Loft information: dust is an archive of airborne particles. Credit: © GettyImages

Exercise bike? Dolls house? Nest of occasional tables? You can tell a lot about a person by what you find in their attic - including what air pollutants they have breathed, new research suggests.

Slowly accumulating between the piles of junk, attic dust provides a unique archive of potentially hazardous airborne particles going back to when the house was built. "It's a rough but good indicator of what air pollution was like," says environmental scientist Paul Lioy at Rutgers University in New Brunswick, New Jersey, who led the study1.

Lioy's team scooped dust from undisturbed attic corners in homes built between 1879 and 1995 in Dover Township, New Jersey. Dust from houses built during or after the 1970s had far lower concentrations of lead and the radioactive element caesium, the researchers found. Lead - which causes anaemia and mental retardation in children - was added to gasoline and was a major air pollutant before it was banned in the 1980s.

Caesium settled worldwide when testing of nuclear bombs peaked in the 1960s. Lioy's estimates of caesium levels in Dover Township's air tally well with other assessments.

The history of local air pollution is usually guessed at by looking back for records of emissions from sources such as nearby road traffic, factories or incinerators. But conditions at the time, such as wind and rain, could have influenced how pollutants moved around.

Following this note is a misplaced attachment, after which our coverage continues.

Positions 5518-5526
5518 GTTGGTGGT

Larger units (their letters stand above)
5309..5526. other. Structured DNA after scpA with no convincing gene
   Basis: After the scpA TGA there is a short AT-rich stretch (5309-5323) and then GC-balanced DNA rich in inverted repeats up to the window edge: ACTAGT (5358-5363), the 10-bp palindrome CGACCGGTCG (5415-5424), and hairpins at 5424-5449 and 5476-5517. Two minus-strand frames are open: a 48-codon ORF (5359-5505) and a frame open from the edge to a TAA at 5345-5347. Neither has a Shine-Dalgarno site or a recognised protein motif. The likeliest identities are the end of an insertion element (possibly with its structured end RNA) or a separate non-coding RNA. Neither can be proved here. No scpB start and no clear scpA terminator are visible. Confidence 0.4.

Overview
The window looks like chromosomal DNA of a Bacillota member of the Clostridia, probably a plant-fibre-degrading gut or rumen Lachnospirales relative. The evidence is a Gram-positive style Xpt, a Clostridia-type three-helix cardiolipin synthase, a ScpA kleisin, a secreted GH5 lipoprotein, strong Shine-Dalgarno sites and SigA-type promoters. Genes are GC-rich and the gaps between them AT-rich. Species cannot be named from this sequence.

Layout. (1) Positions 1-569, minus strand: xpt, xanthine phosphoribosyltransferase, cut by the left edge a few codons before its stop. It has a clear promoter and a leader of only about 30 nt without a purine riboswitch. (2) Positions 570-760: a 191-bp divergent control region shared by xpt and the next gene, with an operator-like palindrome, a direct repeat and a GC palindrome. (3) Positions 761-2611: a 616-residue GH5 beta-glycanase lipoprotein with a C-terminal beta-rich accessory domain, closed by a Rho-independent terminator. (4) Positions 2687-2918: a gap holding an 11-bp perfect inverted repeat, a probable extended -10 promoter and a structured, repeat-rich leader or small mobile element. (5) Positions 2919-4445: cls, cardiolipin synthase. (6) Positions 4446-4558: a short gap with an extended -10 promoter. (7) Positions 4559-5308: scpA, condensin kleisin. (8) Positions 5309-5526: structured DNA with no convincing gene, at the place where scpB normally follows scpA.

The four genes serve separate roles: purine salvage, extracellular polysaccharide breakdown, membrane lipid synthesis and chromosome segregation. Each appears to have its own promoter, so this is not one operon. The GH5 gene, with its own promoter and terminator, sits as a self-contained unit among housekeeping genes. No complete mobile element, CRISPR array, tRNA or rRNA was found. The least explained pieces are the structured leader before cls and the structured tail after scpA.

Attics are a way around the problem. In older houses they are well ventilated and sheltered from sunlight, which breaks down many pollutants. "People don't go up there very much," adds Lioy, meaning that dust is rarely removed.

The study found no significant amounts of radioactive strontium and iodine. These elements - and their likely source, Oyster Creek Nuclear Power Plant south of Dover Township - had been blamed for a cluster of childhood cancers in Dover Township. "That now seems unlikely," says Lioy.

But only very persistent pollutants stick around long enough to be detected in attic dust, warns environmental chemist James Cizdziel at the University of Nevada in Las Vegas - the first to identify caesium in attics near Nevada's nuclear-bomb test sites. And newer houses tend to have better insulation, which keeps outdoor air out. "It will become harder to find suitable attics," Cizdziel says.

Nonetheless, dangerous levels of toxic heavy metals such as chromium and cadmium, as well as long-lasting pesticides like DDT and chlordane, could still be detected in dust residues, Cizdziel concedes. He plans to rifle through lofts in search of the cause of a cluster of 16 cases of childhood leukaemia in the town of Fallon, Nevada.